We invite our current professionals to get more involved in what we do because they will soon be in our shoes.
I.T: As an official who has been travelling around Africa and the world, what do you think of the state of African football?
Brima Mazzola Kamara: I will repeat what I said before. We are seriously handicapped by the massive exodus of our players. It may be socially beneficial, which I doubt for the majority, but our competitions are suffering as a result.
Academies are being set up all over Senegal, Nigeria, Côte d'Ivoire, DRC and so on, but real talent is scarce. Young people play for money first. The love of sport no longer exists so it will be difficult to find the likes of Lebry, Miezan and others. The question is how to reverse the trend and bring our fans back to the stadiums.
At our level, we are going to offer a professional league to Sierra Leone. In my second season in Africa, I had a car even though, in retrospect, I realise now that I could have had a lot more, it was a source of motivation. Our administrators and club bosses must have enough resources to prevent the exodus of talent.
IT: We'll soon discuss the circumstances in which you moved to Africa Sports, but tell us why they call you Mazzola, how did you get that nickname?
Brima Mazzola Kamara : as a child in Freetown, I took part in neighbourhood-organised football tournaments, and each selection was named after a national team that had participated in the World Cup. Our team was the Squadra Azura (Italian national team) of which Sandro Mazzola was the most famous player. I was the top scorer of the tournament so football fans started calling me Mazzola. It has stuck since then.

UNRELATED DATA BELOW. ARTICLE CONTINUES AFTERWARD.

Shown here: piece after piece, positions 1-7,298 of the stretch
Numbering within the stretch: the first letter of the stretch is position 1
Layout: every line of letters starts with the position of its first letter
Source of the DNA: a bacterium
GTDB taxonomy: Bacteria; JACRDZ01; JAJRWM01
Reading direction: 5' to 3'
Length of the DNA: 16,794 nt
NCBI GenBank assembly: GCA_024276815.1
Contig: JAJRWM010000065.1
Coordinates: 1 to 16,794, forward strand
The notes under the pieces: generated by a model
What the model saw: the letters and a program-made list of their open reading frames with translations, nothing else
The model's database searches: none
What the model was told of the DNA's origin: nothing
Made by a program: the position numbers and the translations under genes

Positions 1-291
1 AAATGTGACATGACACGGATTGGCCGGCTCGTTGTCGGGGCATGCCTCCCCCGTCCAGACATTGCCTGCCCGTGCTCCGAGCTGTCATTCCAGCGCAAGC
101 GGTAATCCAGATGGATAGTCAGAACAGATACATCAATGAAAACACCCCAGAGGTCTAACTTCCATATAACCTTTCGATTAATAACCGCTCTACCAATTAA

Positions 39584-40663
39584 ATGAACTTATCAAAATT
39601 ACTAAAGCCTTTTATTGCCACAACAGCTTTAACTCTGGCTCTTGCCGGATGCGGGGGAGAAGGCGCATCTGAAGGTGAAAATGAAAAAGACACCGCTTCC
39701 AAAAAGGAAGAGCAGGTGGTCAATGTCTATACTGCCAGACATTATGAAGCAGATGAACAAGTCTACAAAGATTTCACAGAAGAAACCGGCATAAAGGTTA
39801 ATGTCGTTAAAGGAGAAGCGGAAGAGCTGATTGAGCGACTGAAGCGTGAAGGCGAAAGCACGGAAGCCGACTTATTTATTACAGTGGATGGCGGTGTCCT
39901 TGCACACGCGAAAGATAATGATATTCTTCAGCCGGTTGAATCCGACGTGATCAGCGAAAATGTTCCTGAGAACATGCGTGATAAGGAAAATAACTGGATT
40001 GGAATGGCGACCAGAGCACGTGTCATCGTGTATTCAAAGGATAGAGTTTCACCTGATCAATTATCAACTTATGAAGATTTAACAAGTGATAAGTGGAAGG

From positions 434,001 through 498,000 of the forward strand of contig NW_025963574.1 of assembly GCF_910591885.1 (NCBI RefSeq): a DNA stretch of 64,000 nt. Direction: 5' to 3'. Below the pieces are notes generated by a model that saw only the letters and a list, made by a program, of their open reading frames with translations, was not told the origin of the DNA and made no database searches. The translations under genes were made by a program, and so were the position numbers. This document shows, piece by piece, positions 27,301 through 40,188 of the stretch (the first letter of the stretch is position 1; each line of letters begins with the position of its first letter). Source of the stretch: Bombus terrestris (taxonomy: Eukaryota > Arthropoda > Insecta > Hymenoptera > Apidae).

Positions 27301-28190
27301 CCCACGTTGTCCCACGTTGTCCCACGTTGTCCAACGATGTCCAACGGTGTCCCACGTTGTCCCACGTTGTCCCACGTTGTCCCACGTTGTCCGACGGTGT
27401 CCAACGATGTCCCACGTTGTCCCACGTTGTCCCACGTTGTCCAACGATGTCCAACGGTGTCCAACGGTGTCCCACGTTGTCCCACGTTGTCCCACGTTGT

I.T: Is this when you made up your mind about a career in football?
Brima Mazzola Kamara: I began to forge my dream during inter-school competitions. Then, Mr Domingo who used to play for "Western Regions" asked me to join his club. They offered me my first football kits. I started scoring extraordinary goals against tough opponents. Subsequently, former national team coach Manney Peters, who later coached George Weah's team in Liberia convinced me to join the Real Republicans, with whom I played from 1974 to 1981.
My winning mentality stems from the "Real Republicans" fighting spirit. In my early days, they called me the Wizard of the sidelines, because I could do all the trickeries on the wing. I scored a lot of goals and was even voted the best player in Sierra Leone. I earned my first cap with the national team. Ismael Dayfan at number 10 (the one who was at Africa Sports) and me as number 9. In 1979, we beat the Liberian national team featuring football greats such as Sakpa Maya, Benedict Wifey, Walker Aaron and Anthony Agrey who were superstars in their country.
That same year in Freetown we played a warm-up match against the Sily National of Guinee, preparing for the 1980 Nations Cup in Lagos. It was one of the best games of my life although we lost 3-2. My country knew it could count on me.
It was a euphoric period in many ways. In 1980, we drew against Ahsanti Kotoko in Freetown. They were on their way to meet the "Invincible 11" of Liberia in Monrovia a few days later. The Liberian coach asked me the morning after our fixture if i could help his team in Monrovia. Of course I did. During the game, one of the Kotoko defenders started shouting: "hey you, what are you doing here? You played against us in Freetown, didn't you? I performed so well that I was playing for three different clubs in international fixtures.
Away in Guinea Bissau, I helped the "Bai Boieh Warriors" of Freetown beat their opponent. At another occasion, I went to help the "Mighty Blackpool" against "Jeanne d'Arc" of Dakar.
I.T: was that legal?
Brima Mazzola Kamara: Of course, that was all illegal. We were young and the owners were just taking advantage of us. Guinee Conakry was the experts in this field. That's why they seemed invincible. There was no database to register the players. It became common practice all over Africa.